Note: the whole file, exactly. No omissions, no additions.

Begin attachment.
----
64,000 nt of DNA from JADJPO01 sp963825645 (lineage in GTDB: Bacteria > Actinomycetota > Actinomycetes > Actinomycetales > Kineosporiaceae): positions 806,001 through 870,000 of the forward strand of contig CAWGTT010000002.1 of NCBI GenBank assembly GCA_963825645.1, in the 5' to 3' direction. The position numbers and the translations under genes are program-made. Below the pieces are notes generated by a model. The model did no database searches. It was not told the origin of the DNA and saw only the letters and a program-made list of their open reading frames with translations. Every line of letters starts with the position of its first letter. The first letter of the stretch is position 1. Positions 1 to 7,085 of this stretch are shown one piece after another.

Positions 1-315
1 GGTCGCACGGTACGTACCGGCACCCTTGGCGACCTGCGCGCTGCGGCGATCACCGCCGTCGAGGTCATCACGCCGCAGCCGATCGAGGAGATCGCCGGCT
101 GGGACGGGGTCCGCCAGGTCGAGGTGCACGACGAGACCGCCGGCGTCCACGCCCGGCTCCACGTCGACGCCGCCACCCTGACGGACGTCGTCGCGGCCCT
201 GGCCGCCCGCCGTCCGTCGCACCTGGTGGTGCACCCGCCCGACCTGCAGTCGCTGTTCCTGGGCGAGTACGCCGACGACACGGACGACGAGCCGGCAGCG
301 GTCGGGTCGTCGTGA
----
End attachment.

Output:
64,000 nt of DNA from JADJPO01 sp963825645 (lineage in GTDB: Bacteria > Actinomycetota > Actinomycetes > Actinomycetales > Kineosporiaceae): positions 806,001 through 870,000 of the forward strand of contig CAWGTT010000002.1 of NCBI GenBank assembly GCA_963825645.1, in the 5' to 3' direction. The position numbers and the translations under genes are program-made. Below the pieces are notes generated by a model. The model did no database searches. It was not told the origin of the DNA and saw only the letters and a program-made list of their open reading frames with translations. Every line of letters starts with the position of its first letter. The first letter of the stretch is position 1. Positions 1 to 7,085 of this stretch are shown one piece after another.

Positions 1-315
1 GGTCGCACGGTACGTACCGGCACCCTTGGCGACCTGCGCGCTGCGGCGATCACCGCCGTCGAGGTCATCACGCCGCAGCCGATCGAGGAGATCGCCGGCT
101 GGGACGGGGTCCGCCAGGTCGAGGTGCACGACGAGACCGCCGGCGTCCACGCCCGGCTCCACGTCGACGCCGCCACCCTGACGGACGTCGTCGCGGCCCT
201 GGCCGCCCGCCGTCCGTCGCACCTGGTGGTGCACCCGCCCGACCTGCAGTCGCTGTTCCTGGGCGAGTACGCCGACGACACGGACGACGAGCCGGCAGCG
301 GTCGGGTCGTCGTGA